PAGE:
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Twelve Thousand Years: American Indians in Maine Paperback – September 1, 2004


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Twelve Thousand Years: American Indians in Maine + Above the Gravel Bar: The Native Canoe Routes of Maine + Giants of The Dawnland: Ancient Wabanaki Tales
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Product Details

  • Paperback: 388 pages
  • Publisher: Bison Books (September 1, 2004)
  • Language: English
  • ISBN-10: 0803262310
  • ISBN-13: 978-0803262317
  • Product Dimensions: 0.9 x 7.8 x 9.8 inches
  • Shipping Weight: 1.8 pounds (View shipping rates and policies)
  • Average Customer Review: 4.5 out of 5 stars  See all reviews (6 customer reviews)
  • Amazon Best Sellers Rank: #1,152,056 in Books (See Top 100 in Books)

Editorial Reviews

From Library Journal

The Gulf of Maine has a rich history of archaeological research that goes back to the 1839 discovery of coastal shell middens. Bourque, chief archaeologist and curator of ethnography at the Maine State Museum, surveys the findings of this archaeological research as well as the ethnohistorical record, providing a thorough history of the Paleo-Indian period to the present from a Native American perspective. Drawing upon diverse sources and incorporating various archival materials and museum collections, Bourque attests to a formerly underappreciated cultural dynamism that resulted from extensive interaction with groups throughout the peninsula. The substantial appendix on traditional material culture is richly detailed with ethnohistorical accounts and illustrations of wigwams, canoes, and dress. The prose is scholarly but accessible to the lay reader. Appropriate for all academic and larger public libraries, particularly those with an interest in American archaeology and history. Nancy B. Turner, New Mexico State Univ. Lib., Las Cruces

Copyright 2002 Cahners Business Information, Inc.

--This text refers to an out of print or unavailable edition of this title.

Review

"Clearly written, accessible, and scholarly, this handsome book covers the history of Maine Indians from the first occupants of 11,500 years ago to 1776. Excellent and attractive maps, photographs, and illustrations from archival sources genuinely enhance the text."—Choice
(Choice)

"A pioneering work of ambitious scope. . . . This substantial book is a significant contribution to the field."—Connecticut Review
(Connecticut Review)

"Drawing upon diverse sources and incorporating various archival materials and museum collections, Bourque attests to a formerly underappreciated cultural dynamism that resulted from extensive interaction with groups throughout the peninsula. The substantial appendix on traditional material culture is richly detailed with ethnohistorical accounts and illustrations of wigwams, canoes, and dress. The prose is scholarly but accessible to the lay reader."—Library Journal
(Library Journal)

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Customer Reviews

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Most Helpful Customer Reviews

9 of 9 people found the following review helpful By Andrew Floyd on April 1, 2002
Format: Hardcover Verified Purchase
A book recommended to me by an archaeologist in Maine. I am not disappointed. The language and grammer is a bit above the lay person but with close study, you can catch on, as all is explained. A well written book covering the history with, and associated with, the Maine Native Americans. It just touches upon the associated peripheral subjects in history during each period, since volumes could be devoted to the complete history sorrounding the natives of Maine. It begins with the Ice Age and goes from there. Lots of archaeology and several hypothesis included. For anybody seriously interested in what Maine has done with their archaeology on Native Americans, I recommend this book whole-heartedly.........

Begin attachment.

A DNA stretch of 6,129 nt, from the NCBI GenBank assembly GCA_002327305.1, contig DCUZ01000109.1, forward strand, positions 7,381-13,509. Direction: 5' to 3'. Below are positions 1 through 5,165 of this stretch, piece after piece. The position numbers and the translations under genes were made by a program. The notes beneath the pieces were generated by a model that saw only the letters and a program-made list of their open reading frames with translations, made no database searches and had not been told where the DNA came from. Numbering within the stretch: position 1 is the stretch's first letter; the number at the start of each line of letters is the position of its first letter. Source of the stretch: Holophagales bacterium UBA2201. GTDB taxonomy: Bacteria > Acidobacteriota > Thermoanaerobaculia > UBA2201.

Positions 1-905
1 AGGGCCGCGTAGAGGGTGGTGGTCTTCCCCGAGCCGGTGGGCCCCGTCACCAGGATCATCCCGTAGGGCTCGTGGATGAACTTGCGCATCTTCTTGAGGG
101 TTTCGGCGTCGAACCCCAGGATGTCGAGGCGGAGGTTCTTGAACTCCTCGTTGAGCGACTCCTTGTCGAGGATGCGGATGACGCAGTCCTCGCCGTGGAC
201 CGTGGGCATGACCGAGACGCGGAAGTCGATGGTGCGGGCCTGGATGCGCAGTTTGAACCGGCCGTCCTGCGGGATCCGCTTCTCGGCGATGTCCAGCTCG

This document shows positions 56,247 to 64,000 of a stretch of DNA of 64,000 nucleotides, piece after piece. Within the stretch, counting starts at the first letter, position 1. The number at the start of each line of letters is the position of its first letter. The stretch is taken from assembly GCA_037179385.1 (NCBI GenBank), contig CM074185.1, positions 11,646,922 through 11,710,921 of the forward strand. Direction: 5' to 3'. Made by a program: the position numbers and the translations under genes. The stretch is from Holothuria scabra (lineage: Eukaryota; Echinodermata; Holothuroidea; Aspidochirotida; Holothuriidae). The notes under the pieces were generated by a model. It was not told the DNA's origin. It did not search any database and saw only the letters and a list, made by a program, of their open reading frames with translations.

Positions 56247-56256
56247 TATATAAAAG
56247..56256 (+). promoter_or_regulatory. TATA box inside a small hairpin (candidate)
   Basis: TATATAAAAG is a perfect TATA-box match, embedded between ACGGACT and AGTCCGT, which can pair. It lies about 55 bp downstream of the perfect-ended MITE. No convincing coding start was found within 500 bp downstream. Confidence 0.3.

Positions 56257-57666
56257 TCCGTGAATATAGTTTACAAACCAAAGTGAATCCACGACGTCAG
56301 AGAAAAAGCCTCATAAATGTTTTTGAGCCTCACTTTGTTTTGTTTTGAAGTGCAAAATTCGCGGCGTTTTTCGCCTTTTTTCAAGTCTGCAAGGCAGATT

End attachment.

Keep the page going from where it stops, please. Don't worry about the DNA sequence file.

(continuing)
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6 of 7 people found the following review helpful By M. J. Kimball on March 31, 2006
Format: Paperback
As a prehistoric "Europeanist" archaeologist living in Maine, I believe I can state with some authority that this book makes an important contribution to the literature on Maine archaeology and prehistory. However, there is so much work that has been done in Maine - and still so much that needs to be done - that I find myself hoping that Twelve Thousand Years will inspire other Maine archaeologists (especially Native Americans) to write a more in-depth treatment that evaluates Bourque's claims (which primarily spring from his work on the Turner Farm site) and offers alternative interpretations. But, as a volume potentially inciting such a debate, this book is very good.

I am not a historical archaeologist, but, from the critical reviews I have read and Bourque's extremely limited approach (involving almost no archaeology!) to the evidence, this book does not do justice to the Historic Period. Chapters IV-VII should be culled from the text and the preceding chapters enhanced with more illustrations, maps, photos, and side-bar boxes.
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2 of 2 people found the following review helpful By silverbaby59 on May 3, 2013
Format: Hardcover Verified Purchase
I Choose THIS ONE BECAUSE I LIVE IN MAINE AND I AM NATIVE AMERICAN AND I REALLY LOVED IT WHEN I DISCOVERED MY HOME TOWN IN THIS BOOK AND I COULD FIND OUT WHERE THE INDIANS LIVED NEXT TO ME THEY ONLY LIVED A LITTLE WAYS FROM ME.I CAN NEVER GIVE THIS BOOK THE RATING I WANT TO GIVE IT,IT,S MORE OF A 10 STAR REVIEW.
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